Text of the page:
Nasdaq Inc and the Financial Industry Regulatory Authority (FINRA) have announced they will raise fees for private stock trading platforms, such as dark pools when reporting non-retail trades to a facility run by the exchange operator and regulator.
The raised prices, which will be effective from September 1, 2018, are in response to higher operational costs and off-exchange trading volumes, the US Securities and Exchange Commission (SEC) regulatory filing said. In total, the hiked costs could amount to more than $3.5 million annually.
The changes are aimed at non-retail trades reported to a facility run by Nasdaq and FINRA. Specifically, it would affect brokers that run private trading venues such as dark pools, which are private trading platforms run by brokerage firms that don’t disclose pre-trade prices. However, the impact of the change in fees could be passed on to investors.
Almost all major banks run a dark pool. They were initially created to get large orders done with minimal price movement. However, because their execution costs are generally cheaper than on exchanges, these alternative trading platforms have also attracted smaller trades.
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Under regulations from the SEC, all stock transactions must be reported to a consolidated data feed. This is regardless of whether it happens on an exchange or in a dark pool. For off-exchange trades, they are reported through Trade Reporting Facilities (TRFs) which are run by Nasdaq and the New York Stock Exchange together with FINRA. In a separate regulatory filing, Nasdaq announced that, together with FINRA, it plans to open a new TRF in Chicago on September 10, 2018.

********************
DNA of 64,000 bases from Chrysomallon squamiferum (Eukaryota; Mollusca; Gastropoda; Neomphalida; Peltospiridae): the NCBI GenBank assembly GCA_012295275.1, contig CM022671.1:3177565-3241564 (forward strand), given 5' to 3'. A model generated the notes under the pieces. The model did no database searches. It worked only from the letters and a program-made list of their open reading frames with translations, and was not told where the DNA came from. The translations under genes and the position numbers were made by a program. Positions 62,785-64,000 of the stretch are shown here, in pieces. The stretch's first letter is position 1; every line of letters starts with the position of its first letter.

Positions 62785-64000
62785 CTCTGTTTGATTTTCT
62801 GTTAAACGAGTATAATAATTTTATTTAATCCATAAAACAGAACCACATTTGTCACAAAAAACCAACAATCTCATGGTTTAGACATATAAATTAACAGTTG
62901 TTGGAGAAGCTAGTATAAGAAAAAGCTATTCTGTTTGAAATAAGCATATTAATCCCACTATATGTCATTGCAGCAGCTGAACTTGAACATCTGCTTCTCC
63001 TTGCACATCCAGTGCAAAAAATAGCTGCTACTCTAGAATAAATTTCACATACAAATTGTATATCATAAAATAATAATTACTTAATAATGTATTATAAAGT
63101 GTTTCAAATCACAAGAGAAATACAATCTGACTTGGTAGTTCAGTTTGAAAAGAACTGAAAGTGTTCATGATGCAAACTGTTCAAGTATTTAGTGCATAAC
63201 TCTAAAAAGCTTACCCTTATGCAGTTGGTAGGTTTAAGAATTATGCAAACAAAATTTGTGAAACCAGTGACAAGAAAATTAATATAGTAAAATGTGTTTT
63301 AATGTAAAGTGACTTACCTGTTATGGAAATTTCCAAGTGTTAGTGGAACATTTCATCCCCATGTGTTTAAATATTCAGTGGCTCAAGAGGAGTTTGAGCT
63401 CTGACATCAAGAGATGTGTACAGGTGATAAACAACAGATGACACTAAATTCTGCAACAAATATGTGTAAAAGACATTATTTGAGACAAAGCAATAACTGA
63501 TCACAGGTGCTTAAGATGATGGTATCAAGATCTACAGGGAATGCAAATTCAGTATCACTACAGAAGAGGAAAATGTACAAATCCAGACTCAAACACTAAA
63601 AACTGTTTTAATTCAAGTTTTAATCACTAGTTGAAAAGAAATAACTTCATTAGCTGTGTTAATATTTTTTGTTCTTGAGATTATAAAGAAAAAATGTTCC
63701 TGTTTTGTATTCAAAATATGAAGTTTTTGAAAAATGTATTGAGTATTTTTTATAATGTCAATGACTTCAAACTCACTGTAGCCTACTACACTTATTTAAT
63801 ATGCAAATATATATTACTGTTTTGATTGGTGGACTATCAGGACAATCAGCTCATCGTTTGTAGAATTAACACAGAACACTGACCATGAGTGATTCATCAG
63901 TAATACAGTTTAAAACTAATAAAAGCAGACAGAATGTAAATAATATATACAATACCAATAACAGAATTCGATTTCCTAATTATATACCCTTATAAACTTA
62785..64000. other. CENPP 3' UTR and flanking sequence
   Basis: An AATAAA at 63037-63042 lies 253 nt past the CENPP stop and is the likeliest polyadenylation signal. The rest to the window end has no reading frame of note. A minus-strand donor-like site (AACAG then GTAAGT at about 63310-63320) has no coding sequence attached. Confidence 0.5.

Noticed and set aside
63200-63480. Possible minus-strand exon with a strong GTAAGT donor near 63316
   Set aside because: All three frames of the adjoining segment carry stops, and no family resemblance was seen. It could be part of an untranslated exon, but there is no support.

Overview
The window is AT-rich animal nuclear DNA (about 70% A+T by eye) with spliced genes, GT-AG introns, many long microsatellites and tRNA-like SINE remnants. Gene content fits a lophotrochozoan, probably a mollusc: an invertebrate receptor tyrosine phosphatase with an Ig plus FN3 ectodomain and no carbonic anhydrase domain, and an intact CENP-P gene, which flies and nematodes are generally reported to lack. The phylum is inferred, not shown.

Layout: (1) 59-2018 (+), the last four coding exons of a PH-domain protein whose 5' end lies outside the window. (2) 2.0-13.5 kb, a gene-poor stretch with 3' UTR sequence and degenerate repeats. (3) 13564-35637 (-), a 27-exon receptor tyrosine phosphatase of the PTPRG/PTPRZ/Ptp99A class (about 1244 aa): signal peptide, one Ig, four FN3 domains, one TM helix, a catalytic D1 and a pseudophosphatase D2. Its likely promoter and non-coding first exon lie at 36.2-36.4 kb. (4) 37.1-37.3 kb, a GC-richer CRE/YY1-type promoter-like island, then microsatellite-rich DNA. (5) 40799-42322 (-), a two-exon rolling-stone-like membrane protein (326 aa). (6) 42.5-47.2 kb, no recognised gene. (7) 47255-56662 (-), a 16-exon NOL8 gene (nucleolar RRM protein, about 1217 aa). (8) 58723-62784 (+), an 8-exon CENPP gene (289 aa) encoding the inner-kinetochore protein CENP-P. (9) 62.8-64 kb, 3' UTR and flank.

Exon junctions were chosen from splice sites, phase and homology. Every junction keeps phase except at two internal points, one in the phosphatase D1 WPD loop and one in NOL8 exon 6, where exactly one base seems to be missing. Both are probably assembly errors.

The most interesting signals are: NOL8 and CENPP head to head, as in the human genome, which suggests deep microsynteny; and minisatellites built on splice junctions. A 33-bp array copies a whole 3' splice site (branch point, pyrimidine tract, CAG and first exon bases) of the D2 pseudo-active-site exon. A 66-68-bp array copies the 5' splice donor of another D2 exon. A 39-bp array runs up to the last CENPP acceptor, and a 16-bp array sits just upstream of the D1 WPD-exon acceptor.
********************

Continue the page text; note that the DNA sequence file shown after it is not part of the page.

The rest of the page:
According to the filing of the fee changes, off-exchange trades reported to the FINRA/Nasdaq TRF have risen about 47 percent since 2012. At the same time, the operating costs of Nasdaq for the facility have risen around 16%.
Regulators are focusing in on dark pools
The changes in fees follow recent regulatory updates regarding dark pools. In July this year, Finance Magnates reported that the SEC voted unanimously to amend regulation regarding alternative tradings systems. The changes require dark pools to file detailed public disclosures on the new Form ATS-N.
The announcement from the SEC earlier this year was not a shock to the market. This is because there have been numerous occasions of wrongdoings from banks and brokers involving dark pools since 2011. As a result, banks and brokers have paid more than $229 million in fines.